Henrietta Lacks’ story demonstrates why certain populations distrust the healthcare system more than others. Lacks’, an African-American woman in the 1950s, was receiving treatment for cervical cancer in Baltimore, Maryland. During her treatment, cells from a tumor biopsy were being cultured in a lab and were used to create the cell line known as HeLa for medical research. Today, her cancer cells continue to be the source of an immortal cell line providing irreplaceable data to the medical field. Yet, Lacks never consented to this process, nor was she or her family compensated for the use of her cells (Nature Publishing Group, 2020). Stories like Lacks’ are a possible reason as to why ethnically diverse populations do not trust the healthcare system and therefore avoid joining the stem cell registry.

Retention of ethnically diverse stem cell donors is an additional problem. Hamed et al. (2022) notes that non-white groups are more likely to opt out of a stem cell donation after having been matched with a patient. Some factors contributing to this result include feelings of uncertainty, family concerns about donating, less knowledge about the donation process, mistrust of stem cell allocation, and religious objections. It is crucial that recruitment strategies aim at improving retention of registry members of ethnically diverse groups.

With more diverse donors, patients will have a greater chance of successfully being matched and hopefully return to good health. Becoming a stem cell donor can sound complex yet it is quite the opposite. Joining the stem cell registry is the first step in helping to save someone’s life. To be eligible, one must be between 17-35 years of age and be in good health. Once you have joined the registry online, you will receive a cheek swab kit in the mail and will be provided with a prepaid envelope to send back to send to Canadian Blood Services. The HLA process will occur, and you will be notified in the months or years to come if a match is found (Canadian Blood Services).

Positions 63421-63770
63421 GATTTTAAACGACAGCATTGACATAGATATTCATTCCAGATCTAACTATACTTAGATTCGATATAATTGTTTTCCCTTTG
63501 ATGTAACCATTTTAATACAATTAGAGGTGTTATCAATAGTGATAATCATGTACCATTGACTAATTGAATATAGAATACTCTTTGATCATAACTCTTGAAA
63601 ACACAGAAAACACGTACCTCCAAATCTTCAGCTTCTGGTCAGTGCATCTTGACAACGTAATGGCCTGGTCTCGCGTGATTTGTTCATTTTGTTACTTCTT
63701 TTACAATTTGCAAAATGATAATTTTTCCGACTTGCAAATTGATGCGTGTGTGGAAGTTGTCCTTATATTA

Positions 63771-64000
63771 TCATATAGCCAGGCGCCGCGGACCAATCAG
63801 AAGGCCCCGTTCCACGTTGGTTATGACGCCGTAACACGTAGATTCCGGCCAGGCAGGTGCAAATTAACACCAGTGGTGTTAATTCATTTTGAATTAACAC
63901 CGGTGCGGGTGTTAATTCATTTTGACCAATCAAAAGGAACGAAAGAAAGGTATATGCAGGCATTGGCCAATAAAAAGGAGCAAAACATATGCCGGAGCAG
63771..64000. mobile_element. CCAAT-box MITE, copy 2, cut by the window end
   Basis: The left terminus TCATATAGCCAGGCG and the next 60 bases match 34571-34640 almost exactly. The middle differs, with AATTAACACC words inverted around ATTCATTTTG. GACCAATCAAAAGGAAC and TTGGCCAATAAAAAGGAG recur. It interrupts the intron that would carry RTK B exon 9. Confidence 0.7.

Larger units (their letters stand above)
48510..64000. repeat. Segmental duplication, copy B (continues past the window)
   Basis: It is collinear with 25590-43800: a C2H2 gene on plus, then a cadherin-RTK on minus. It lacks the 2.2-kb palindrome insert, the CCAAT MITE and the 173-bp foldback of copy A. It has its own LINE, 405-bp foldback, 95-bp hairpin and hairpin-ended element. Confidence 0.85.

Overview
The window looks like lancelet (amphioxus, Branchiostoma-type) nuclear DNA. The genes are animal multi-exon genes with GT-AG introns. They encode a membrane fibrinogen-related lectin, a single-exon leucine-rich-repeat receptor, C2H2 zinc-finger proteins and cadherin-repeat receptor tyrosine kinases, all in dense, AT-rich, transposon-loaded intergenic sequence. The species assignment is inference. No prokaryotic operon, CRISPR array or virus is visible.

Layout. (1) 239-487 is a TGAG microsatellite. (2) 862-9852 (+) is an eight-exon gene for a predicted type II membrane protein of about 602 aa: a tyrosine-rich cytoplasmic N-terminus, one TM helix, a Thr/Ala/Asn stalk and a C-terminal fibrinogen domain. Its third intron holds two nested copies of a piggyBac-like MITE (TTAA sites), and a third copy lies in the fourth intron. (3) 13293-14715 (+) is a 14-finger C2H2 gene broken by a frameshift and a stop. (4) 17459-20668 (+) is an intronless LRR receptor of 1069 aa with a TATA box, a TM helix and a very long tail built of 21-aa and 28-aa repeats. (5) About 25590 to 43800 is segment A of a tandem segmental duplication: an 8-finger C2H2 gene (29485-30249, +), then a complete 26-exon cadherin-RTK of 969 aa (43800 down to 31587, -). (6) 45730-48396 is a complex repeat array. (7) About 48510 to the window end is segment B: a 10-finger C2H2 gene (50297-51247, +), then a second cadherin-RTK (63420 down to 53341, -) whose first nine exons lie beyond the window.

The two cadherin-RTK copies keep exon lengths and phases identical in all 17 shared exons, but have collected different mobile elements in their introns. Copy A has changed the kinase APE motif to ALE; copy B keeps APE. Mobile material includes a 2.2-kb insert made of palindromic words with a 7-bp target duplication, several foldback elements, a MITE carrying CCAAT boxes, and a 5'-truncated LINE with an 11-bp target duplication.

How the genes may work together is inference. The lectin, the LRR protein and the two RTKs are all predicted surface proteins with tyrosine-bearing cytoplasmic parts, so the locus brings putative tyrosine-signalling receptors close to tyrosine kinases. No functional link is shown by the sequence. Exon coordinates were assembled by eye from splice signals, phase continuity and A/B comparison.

Consider joining the Canadian Blood Services stem cell registry, especially if you are a member of an ethnically diverse population or have a mixed-race background. You could help save someone’s life and make the Canadian Blood Services vision a reality.

More information about joining the stem cell registry can be found here: https://www.blood.ca/en/stemcells/donating-stemcells



Canada, P. H. A. of. (2022, August 16). Government of Canada. Racialized adults and inequalities in Canada - Canada.ca. https://www.canada.ca/en/public-health/services/publications/science-research-data/inequalities-health-racialized-adults-18-plus-canada.html

Chauhan, A., Walton, M., Manias, E., Walpola, R. L., Seale, H., Latanik, M., Leone, D., Mears, S., & Harrison, R. (2020). The safety of health care for ethnic minority patients: A systematic review. International Journal for Equity in Health, 19(1). https://doi.org/10.1186/s12939-020-01223-2

Hamed, A. B., Bruce, J. G., Kuniyil, V., Mattila, D., Williams, E. P., Dew, M. A., Myaskovsky, L., Confer, D. L., & Switzer, G. E. (2022). Racial and ethnic differences in attitudes, perceptions, and knowledge about unrelated hematopoietic stem cell donation: A study of younger newly recruited potential donors. Transplantation and Cellular Therapy, 28(6). https://doi.org/10.1016/j.jtct.2022.03.013

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Nature Publishing Group. (2020, September 1). Henrietta lacks: Science must right a historical wrong. Nature News. https://www.nature.com/articles/d41586-020-02494-z

NCI Dictionary of Cancer terms. National Cancer Institute. (n.d.). https://www.cancer.gov/publications/dictionaries/cancer-terms/def/antigen